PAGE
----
Seven Ways to Reengage Your Workforce and Inspire Loyalty

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Seven Ways to Reengage Your Workforce and Inspire Loyalty

Picture of Dr. Patrick K. Collard

Dr. Patrick K. Collard

For months, you’ve probably heard about the Great Resignation (or how you want to describe it). Your employees know they have options even if you’re not dealing directly with increased turnover. Their friends, family, and people they know peripherally or on social media have leaped and are gleefully announcing it on LinkedIn.

Some job-hoppers may be encouraged by the movement to quit good jobs in the hope of something better—better pay, more flexibility, or more opportunities for advancement. But unfortunately, some have been pushed to the brink by dead-end jobs, lousy company culture, or ineffective managers. Others have given up trying to “have it all” and left the workforce entirely.

But what if employers could capitalize on this current “I quit” mood? What if you could keep your employees engaged, inspire loyalty, and make it easier to attract and hire those looking for that next best thing?

We’ve got some ideas for prioritizing current employees and making it easier to attract new ones.

  1. Understand and be responsive to employee needs, motivations, and priorities. A paycheck may be why everyone has a job in the first place, but it’s not the only reason people choose to work or work for one employer over another. Your employees stick with you because there’s something in it for them besides the money. The job is helpful to them. Knowing why it’s useful enables you to keep employees satisfied and, better yet, make their jobs even more appealing.
  2. Prioritize employee development. A work environment where people gain knowledge, learn new skills, and advance in their careers speaks more clearly and loudly than any marketing message can. People like working where they can grow and develop. According to a LinkedIn report, companies “that excel at internal mobility [can] retain employees nearly twice as long as companies that struggle with it.” And a better-trained workforce is also a more productive and profitable workforce! 
  3. Invite employees to be co-creators of the organization. Empower them to decide how things are done and where the organization is going. People feel more like a part of something when they see themselves in it. Likewise, they’re more engaged when their decisions bring about real change.
  4. Reward success. Reward anything you want to see more of. Whether large or small, the rewards have to be meaningful. Ideally, figure out what type of reward speaks to each employee. For some, acknowledgment in a company meeting will make their heart sing. For others, receiving a token of your appreciation, such as a coffee gift card, will be more meaningful.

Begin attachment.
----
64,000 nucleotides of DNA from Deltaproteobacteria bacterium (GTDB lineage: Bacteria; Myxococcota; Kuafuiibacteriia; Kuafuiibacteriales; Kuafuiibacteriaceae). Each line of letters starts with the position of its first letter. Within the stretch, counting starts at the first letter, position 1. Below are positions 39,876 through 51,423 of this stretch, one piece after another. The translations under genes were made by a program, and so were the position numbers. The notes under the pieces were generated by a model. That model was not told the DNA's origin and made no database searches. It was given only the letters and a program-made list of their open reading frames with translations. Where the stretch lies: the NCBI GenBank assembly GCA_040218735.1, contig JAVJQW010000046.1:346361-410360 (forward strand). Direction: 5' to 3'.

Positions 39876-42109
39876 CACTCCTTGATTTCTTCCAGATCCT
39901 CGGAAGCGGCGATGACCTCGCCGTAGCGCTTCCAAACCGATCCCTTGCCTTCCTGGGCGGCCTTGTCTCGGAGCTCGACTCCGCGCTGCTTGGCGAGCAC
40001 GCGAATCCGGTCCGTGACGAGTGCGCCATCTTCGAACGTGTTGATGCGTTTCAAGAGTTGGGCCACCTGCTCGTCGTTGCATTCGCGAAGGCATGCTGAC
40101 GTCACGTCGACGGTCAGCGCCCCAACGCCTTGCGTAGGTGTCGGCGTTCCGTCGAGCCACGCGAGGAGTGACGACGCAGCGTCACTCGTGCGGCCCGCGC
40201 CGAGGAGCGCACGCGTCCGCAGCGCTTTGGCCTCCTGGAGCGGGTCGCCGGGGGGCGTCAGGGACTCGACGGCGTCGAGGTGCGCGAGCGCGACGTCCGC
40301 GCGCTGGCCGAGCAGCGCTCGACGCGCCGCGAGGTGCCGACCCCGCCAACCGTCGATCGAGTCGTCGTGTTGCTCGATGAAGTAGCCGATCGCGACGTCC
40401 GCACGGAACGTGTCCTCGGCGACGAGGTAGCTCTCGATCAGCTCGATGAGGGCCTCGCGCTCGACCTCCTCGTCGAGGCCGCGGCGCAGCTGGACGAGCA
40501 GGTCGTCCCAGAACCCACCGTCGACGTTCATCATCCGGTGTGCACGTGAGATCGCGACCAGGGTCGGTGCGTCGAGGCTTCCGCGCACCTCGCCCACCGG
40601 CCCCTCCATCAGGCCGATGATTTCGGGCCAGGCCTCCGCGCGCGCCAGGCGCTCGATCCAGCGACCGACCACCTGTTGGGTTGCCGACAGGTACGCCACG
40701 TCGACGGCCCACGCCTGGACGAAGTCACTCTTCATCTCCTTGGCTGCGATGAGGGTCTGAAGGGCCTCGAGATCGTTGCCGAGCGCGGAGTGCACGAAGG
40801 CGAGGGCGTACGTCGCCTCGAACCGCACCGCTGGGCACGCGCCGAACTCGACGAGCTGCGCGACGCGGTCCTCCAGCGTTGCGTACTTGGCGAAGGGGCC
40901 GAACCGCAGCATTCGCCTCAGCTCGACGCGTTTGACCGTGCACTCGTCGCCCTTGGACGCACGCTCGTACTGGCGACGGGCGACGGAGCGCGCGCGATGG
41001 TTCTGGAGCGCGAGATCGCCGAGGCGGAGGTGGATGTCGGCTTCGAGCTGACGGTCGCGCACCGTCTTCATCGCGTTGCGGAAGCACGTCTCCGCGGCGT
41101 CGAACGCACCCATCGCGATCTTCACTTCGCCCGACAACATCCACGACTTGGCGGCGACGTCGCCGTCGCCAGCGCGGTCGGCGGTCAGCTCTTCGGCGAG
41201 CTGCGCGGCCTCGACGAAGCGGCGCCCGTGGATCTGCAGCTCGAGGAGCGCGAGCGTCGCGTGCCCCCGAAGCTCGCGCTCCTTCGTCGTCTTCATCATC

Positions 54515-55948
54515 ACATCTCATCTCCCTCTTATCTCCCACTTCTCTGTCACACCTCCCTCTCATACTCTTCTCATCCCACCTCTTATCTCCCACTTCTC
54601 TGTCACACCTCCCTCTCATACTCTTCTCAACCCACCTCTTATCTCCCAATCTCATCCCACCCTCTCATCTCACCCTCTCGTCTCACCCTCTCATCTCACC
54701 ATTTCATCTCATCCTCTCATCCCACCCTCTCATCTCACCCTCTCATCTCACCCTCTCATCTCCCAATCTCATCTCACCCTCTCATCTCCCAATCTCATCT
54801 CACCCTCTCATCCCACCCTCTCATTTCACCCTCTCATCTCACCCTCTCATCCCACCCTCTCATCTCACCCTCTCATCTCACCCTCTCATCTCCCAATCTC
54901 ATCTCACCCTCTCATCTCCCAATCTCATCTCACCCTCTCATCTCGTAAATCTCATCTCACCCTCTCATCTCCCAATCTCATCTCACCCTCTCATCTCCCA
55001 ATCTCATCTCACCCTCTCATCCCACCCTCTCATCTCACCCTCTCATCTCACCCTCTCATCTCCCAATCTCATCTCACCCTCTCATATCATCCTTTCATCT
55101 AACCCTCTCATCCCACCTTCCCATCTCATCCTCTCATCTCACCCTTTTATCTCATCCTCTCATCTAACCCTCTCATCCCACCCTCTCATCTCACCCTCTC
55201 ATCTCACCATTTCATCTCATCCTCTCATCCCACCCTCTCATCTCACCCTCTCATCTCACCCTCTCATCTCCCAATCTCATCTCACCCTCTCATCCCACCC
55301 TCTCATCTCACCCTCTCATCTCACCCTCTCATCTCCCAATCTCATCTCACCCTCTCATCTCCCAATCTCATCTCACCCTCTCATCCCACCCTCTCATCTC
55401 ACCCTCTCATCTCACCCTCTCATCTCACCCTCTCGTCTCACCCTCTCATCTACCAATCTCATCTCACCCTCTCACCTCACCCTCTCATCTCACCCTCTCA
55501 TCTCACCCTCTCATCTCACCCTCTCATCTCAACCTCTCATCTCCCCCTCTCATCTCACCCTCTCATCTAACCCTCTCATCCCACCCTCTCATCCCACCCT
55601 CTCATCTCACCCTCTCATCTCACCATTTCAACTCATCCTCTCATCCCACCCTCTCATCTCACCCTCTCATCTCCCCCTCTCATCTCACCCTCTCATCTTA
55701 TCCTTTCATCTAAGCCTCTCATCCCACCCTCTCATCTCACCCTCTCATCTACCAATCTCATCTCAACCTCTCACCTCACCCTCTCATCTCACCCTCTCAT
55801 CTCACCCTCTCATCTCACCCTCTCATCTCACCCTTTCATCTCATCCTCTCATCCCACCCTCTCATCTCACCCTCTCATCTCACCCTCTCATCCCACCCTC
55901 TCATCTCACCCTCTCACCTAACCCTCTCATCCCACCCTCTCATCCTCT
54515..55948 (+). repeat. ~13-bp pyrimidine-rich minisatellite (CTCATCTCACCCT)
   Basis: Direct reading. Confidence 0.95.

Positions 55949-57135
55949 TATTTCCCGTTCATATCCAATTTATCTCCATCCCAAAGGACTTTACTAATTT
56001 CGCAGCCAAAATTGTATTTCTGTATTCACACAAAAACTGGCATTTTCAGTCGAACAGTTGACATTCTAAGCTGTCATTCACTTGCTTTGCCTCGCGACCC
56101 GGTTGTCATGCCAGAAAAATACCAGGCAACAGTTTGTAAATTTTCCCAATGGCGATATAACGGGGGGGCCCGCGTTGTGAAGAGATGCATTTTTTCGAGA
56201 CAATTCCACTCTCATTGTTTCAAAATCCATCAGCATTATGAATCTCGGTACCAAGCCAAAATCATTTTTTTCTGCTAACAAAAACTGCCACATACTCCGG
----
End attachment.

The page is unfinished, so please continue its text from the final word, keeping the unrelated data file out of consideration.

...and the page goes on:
5. Allow for a healthy work-life balance. Flexibility is a big selling point for employees looking for a better balance between work and life. Your employees have other commitments they need to attend to. Some care for young children or other family members while navigating daycare, school closures, or multiple appointments. Give employees the time to see to those commitments and have a life outside of work; you’ll get more from them when they’re on the job. Options may include remote or hybrid work, paid time off, flex hours, four-day workweeks, alternative schedules, and reduced workload. Remember, however, that policies are only as good as their practices. Ensure that employees don’t need to jump through hoops to request time off. Remind managers to be responsive to requests for time off and look for signs that employees are feeling overwhelmed. 
  6. Conduct “stay interviews.” Please don’t wait until people leave to investigate what could have inclined them to stay. Instead, talk to employees about what’s going well, what pain points they’re experiencing, and what could be done to take the relationship to the next level. Stay interviews enable you to address problems and unfulfilled wishes before they drive people out the door.
  7. Let people go who want to go. You have only so much time in the day. Don’t spend it trying to entice people to stay if they want to leave the organization. That time is better spent ensuring smooth transitions and engaging employees who don’t have one foot out the door.

Dr. Patrick K. Collard is the Managing Member & Evidence-based HR Consultant for trustHR | GObackgrounds (San Diego, CA and Brookfield, WI). He has over 30 years of experience as a human resources consultant. He holds a Bachelor of Arts in Law and Society and a Master of Human Resources and Employment Relations with a concentration in Employment and Labor Law from Penn State University. Dr. Collard earned his doctorate from the University of Maryland Global Campus. He defended his dissertation – Recruiting the Untapped Talent Pool of Hiring an Employee with a Criminal Record: A Systematic Review. Schedule a Discovery Call with Dr. Collard at –

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